“The In-Between Design Platform generates projects that aim to create value through design, bringing designers, industry and academia together,” the biennial website says. “In-Between is working as partners with European institutions for diverse design projects, connecting global design institutions with Turkish partners to raise awareness on establishing global design brands in Turkey.”

In a written statement sent to TRT World, Ozturk says “the atlas Harran design collection is focusing on design processes driven by geography in the fifth Istanbul Design Biennial”. Pointing out that the Istanbul Design Biennial has an international reputation of being “inquisitive and experimental”, Ozturk adds she is glad they have become a part of it this year.

The collection is being shown as a part of the New Civic Rituals section of the biennial from October 15 to November 15 at the In-Between Design Space at Beyoglu, Istanbul.

“atlas Harran is a design collection based on social, adaptive and collaborative design methodology, translating Mesopotamian knowledge and culture to today’s world through the handmade production by local and refugee women in Harran,” Ozturk writes.

Harran, a district in southeastern Turkey, is part of Sanliurfa, a city on the Syrian border. The area has an ancient history, and Harran has been “the gateway of many civilizations.”

Ozturk mentions that “Dating back to 10,000 years, these civilisations' contribution in the fields of architecture, astronomy, mathematics, geometry and societal interactions created through daily life rituals, were taken as references in the project. Designers translated these references into a collection addressing today’s language.”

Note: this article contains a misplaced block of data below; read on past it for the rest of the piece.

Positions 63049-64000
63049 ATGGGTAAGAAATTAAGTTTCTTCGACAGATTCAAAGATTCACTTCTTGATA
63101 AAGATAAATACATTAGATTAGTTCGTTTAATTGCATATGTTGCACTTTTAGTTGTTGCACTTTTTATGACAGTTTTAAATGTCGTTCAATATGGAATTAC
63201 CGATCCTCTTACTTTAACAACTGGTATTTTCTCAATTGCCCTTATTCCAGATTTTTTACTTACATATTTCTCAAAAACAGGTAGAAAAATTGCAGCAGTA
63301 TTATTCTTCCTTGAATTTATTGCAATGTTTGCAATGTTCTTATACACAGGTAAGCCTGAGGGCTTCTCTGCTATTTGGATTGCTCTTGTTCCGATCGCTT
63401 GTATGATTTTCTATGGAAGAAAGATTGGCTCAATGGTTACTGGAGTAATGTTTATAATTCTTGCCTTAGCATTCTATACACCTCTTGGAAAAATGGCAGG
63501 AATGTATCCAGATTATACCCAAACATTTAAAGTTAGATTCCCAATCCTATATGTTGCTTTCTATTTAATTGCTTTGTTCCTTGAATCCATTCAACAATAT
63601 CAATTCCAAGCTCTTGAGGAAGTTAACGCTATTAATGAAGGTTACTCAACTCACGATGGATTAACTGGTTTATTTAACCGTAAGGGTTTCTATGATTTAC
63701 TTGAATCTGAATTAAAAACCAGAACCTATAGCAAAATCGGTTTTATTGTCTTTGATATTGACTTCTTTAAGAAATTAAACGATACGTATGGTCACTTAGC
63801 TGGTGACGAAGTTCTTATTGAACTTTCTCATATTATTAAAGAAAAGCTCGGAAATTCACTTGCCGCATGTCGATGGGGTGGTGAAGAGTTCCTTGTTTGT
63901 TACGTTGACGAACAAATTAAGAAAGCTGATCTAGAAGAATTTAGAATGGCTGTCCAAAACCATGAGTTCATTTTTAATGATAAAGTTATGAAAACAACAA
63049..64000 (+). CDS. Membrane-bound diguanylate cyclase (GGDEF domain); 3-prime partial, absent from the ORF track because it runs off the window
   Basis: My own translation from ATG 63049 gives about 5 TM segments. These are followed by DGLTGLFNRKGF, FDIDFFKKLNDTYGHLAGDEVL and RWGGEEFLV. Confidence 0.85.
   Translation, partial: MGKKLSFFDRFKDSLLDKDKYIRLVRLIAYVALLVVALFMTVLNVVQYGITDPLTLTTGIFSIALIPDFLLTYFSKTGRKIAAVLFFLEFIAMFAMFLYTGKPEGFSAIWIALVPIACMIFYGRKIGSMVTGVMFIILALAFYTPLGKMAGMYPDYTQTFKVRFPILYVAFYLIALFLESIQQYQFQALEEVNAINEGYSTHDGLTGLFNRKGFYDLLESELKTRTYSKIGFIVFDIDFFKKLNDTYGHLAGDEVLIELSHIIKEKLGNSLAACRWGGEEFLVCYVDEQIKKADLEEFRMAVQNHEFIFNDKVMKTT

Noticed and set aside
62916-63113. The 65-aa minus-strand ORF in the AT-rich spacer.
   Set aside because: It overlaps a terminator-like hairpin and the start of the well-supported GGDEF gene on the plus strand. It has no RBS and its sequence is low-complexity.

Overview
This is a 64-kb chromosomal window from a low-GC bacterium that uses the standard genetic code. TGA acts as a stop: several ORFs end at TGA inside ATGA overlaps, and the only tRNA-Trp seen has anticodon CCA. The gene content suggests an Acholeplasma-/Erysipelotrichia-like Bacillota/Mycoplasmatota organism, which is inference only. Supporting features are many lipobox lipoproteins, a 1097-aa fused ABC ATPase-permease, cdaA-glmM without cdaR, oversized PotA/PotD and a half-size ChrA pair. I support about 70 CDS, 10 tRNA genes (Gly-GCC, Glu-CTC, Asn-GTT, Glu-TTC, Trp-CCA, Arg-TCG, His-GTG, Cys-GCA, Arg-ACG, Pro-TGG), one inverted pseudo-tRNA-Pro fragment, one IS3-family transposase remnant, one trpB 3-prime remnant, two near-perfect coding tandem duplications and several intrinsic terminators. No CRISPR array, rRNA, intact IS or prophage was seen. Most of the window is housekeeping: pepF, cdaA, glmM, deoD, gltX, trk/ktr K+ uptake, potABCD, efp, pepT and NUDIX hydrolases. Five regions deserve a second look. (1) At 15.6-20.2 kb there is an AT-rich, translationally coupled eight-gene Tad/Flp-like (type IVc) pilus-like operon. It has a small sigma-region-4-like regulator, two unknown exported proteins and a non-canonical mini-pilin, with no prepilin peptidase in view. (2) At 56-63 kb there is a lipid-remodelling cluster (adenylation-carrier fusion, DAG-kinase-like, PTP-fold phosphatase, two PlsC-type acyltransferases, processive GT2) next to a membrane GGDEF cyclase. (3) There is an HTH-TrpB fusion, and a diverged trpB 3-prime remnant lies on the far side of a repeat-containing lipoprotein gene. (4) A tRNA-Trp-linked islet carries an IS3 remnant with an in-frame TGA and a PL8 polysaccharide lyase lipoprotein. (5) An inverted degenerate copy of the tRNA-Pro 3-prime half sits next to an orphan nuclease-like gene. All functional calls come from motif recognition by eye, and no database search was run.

The atlas Harran project has designed some works exclusive to the fifth Istanbul Design Biennial: Asli Smith produced a series of paper weaves titled ‘Ephemeral’ and Incomplit came up with a textile installation titled ‘Public Dreams’.

“Created with natural dyes and pigments, Ephemeral takes inspiration from colors, textures and mythology of Harran. It is a meditation on nature and time transforming the physical,” Ozturk writes.

“Public Dreams is inspired by the myths of Assyrian, Babylonian and Greek civilizations settled in the area of Harran, reflecting the repeating story arc of ‘the myth’. The project underlines the role of myths on gender norms,” Ozturk continues. “Specifically, with its colors in transition and the spiralling circular patterns, it highlights the need to supersede the strong asymmetrical stratifications between genders towards a world of multiplicity as well as interwoven narratives and identities.”

Ozturk emphasises that there were many stakeholders in the atlas Harran project, all of whom were indispensable for the success of this undertaking: There are the curators Bilgen Coskun and Dilek Ozturk, founders of In-Between Design Platform, and the designers Asli Smith, Barıs Gun, Begum Cana Ozgur, DAY Studio, INCOMPLIT and Sule Koc who are based in Istanbul, Turkey. But the project would not have come to life without the support of the District Governor of Harran, who initiated the project, and ADEM (Family Support Centre) within the Governorship of Harran, dedicated to support women empowerment, who helped realise it, according to Ozturk.

This article has been adapted from its original source.